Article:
January 10, 2014
ANTHONY JOHNSON, Plaintiff,
CAMDEN COUNTY PROSECUTORS OFFICE, et al., Defendants.
RENÉE MARIE BUMB, District Judge.
This matter comes before the Court upon Plaintiff's motion seeking to amend his original pleading, see Docket Entry No. 62.
For the reasons detailed below, Plaintiff's motion will be granted, and his original and amended complaints will be dismissed. Plaintiff will be directed to show cause as to why his two lines of challenges that survived sua sponte screening of his original complaint should not be dismissed for failure to state a claim upon which relief can be granted.
In conjunction with the same, the appointment of Plaintiff's pro bono counsel will be suspended, subject to reinstatement in the event he shows cause as to the viability of his claims that survived sua sponte screening. In the same vein, the Order issued by Magistrate Judge Karen Williams to permit Plaintiff's deposition will be suspended, subject to reinstatement in the event Plaintiff shows cause as to the viability of these claims.
The events underlying Plaintiff's challenges raised in this matter have already been extensively detailed by this Court in its opinion issued with regard to Plaintiff's duplicative action, Johnson v. Maynard ("Johnson-II"), Civ. Action No. 11-4677 (RMB); that opinion was docketed in this matter for informational purposes, see Docket Entry No. 84, and it detailed the underlying facts, as they were presented in Plaintiff's Johnson-II pleading and the exhibits upon which he relied. see id. at 2-7.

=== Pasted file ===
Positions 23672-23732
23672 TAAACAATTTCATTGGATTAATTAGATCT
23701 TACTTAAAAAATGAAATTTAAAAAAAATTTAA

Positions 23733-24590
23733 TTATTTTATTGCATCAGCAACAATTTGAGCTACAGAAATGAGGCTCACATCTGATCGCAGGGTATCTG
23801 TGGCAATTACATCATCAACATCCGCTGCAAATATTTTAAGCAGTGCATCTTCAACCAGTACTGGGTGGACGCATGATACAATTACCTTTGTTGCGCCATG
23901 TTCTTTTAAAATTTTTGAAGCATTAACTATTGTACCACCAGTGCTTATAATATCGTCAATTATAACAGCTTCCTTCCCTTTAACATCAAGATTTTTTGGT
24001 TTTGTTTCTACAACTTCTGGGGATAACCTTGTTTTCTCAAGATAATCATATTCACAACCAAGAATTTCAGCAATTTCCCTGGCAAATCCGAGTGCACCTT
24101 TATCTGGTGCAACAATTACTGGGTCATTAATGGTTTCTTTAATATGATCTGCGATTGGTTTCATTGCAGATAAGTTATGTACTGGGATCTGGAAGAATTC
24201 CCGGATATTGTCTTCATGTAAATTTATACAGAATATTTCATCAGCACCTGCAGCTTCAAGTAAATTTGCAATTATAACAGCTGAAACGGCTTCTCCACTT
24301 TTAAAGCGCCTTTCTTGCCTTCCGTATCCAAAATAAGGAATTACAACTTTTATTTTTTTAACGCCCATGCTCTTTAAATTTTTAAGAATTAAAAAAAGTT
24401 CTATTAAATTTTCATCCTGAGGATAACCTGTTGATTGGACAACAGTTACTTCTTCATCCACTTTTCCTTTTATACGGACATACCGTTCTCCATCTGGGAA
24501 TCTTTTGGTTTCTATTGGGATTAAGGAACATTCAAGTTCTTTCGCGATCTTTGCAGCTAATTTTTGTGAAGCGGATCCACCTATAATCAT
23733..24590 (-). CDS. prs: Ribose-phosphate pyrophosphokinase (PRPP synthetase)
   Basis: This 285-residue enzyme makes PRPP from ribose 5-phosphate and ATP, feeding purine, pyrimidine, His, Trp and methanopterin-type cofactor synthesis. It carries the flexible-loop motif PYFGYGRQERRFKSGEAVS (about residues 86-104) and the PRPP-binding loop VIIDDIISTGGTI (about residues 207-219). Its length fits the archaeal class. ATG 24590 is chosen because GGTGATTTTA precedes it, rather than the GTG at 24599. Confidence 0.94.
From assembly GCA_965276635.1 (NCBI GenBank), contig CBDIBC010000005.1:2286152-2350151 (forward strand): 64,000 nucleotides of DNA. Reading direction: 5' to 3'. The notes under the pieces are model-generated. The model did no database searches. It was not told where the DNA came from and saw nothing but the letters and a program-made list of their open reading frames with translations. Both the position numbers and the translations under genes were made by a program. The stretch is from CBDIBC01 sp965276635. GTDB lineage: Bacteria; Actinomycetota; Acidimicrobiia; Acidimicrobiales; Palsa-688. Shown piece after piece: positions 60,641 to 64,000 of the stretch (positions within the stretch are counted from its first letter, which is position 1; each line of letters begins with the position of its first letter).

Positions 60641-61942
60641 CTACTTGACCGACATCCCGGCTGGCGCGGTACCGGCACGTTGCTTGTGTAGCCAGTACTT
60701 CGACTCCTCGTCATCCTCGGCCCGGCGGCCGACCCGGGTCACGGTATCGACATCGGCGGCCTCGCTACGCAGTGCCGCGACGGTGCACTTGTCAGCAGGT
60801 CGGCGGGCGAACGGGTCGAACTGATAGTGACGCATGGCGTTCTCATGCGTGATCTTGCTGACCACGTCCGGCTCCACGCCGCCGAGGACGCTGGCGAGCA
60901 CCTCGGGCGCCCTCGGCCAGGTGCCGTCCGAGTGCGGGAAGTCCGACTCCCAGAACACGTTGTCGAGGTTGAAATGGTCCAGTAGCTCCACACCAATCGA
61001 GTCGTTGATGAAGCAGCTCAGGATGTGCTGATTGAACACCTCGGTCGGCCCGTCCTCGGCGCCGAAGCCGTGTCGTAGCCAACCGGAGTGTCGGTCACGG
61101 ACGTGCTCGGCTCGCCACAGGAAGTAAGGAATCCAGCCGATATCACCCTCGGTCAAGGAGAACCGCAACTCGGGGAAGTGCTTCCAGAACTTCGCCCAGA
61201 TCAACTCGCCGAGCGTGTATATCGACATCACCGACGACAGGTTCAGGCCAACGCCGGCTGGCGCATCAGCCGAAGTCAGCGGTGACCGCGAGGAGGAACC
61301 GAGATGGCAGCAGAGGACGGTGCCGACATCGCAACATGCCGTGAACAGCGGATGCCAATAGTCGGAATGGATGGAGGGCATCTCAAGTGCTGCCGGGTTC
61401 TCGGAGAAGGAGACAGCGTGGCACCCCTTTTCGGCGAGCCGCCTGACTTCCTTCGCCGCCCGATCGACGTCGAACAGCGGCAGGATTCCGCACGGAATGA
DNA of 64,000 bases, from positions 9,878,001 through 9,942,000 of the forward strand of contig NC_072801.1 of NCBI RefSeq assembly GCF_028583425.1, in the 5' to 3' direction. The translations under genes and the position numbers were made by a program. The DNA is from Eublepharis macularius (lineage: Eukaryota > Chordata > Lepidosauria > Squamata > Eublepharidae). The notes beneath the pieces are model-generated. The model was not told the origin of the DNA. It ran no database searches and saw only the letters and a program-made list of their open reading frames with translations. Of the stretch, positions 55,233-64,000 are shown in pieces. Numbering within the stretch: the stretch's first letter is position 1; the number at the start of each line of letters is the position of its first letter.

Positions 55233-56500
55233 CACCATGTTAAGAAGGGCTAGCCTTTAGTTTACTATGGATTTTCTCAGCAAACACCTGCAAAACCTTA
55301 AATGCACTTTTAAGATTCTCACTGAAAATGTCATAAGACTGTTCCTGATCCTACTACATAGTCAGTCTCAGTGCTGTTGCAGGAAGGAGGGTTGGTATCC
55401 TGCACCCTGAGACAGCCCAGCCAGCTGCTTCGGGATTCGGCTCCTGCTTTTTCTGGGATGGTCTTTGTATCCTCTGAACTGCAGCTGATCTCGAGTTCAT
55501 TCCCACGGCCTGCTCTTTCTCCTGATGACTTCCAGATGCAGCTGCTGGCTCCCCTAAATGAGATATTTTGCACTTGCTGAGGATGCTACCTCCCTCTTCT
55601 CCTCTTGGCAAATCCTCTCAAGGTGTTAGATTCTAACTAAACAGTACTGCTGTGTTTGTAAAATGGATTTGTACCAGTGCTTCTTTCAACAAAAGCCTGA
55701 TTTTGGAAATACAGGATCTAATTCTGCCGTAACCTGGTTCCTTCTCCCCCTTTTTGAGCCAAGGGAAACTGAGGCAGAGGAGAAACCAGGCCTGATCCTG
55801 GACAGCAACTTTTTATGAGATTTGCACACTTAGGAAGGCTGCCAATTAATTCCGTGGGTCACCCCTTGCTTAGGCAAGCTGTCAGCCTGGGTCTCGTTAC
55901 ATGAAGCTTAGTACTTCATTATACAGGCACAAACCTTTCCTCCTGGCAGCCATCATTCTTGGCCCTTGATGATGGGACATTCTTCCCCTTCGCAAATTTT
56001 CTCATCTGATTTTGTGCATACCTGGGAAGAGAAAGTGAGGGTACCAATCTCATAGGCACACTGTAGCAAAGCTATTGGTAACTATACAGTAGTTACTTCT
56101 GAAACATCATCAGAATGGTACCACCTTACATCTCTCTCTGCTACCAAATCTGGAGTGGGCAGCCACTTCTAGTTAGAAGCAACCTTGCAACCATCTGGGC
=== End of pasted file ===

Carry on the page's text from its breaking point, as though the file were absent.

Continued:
Because the Court writes for the parties, it briefly summarizes the extensive facts as follows. On September 12, 2009, at 5 a.m., Daphne Hill ("Hill") entered a Wawa store in Sicklerville, New Jersey ("Wawa Store"), and attempted to use credit cards and a debit card to purchase cigarettes, two T-mobile gift cards and ten Visa gift cards worth one hundred dollars each. Because the credit card she initially presented was issued in the name of Anna Kelden ("Kelden"), the cashier asked Hill to produce an identification in Kelden's name. Hill produced a driver's license so issued; the driver's licence had Hill's photo on it. However, concerned with the high-dollar-value of the transactions attempted, the cashier summoned the manager who examined Hill's credit and debit cards, as well as the driver licence she presented and noted that one of the cards had a photo different from that on the driver's license.
Realizing that such discrepancy was likely to mean that the cards and/or driver's license were either stolen or forged, or that some other form of fraud was attempted, the manager called the police. Taking notice of that development, Hill swiftly fled in a Ford SUV, which was stopped by the police not far away from the Wawa Store, since the roads were empty at that morning hour, and the vehicle description matched.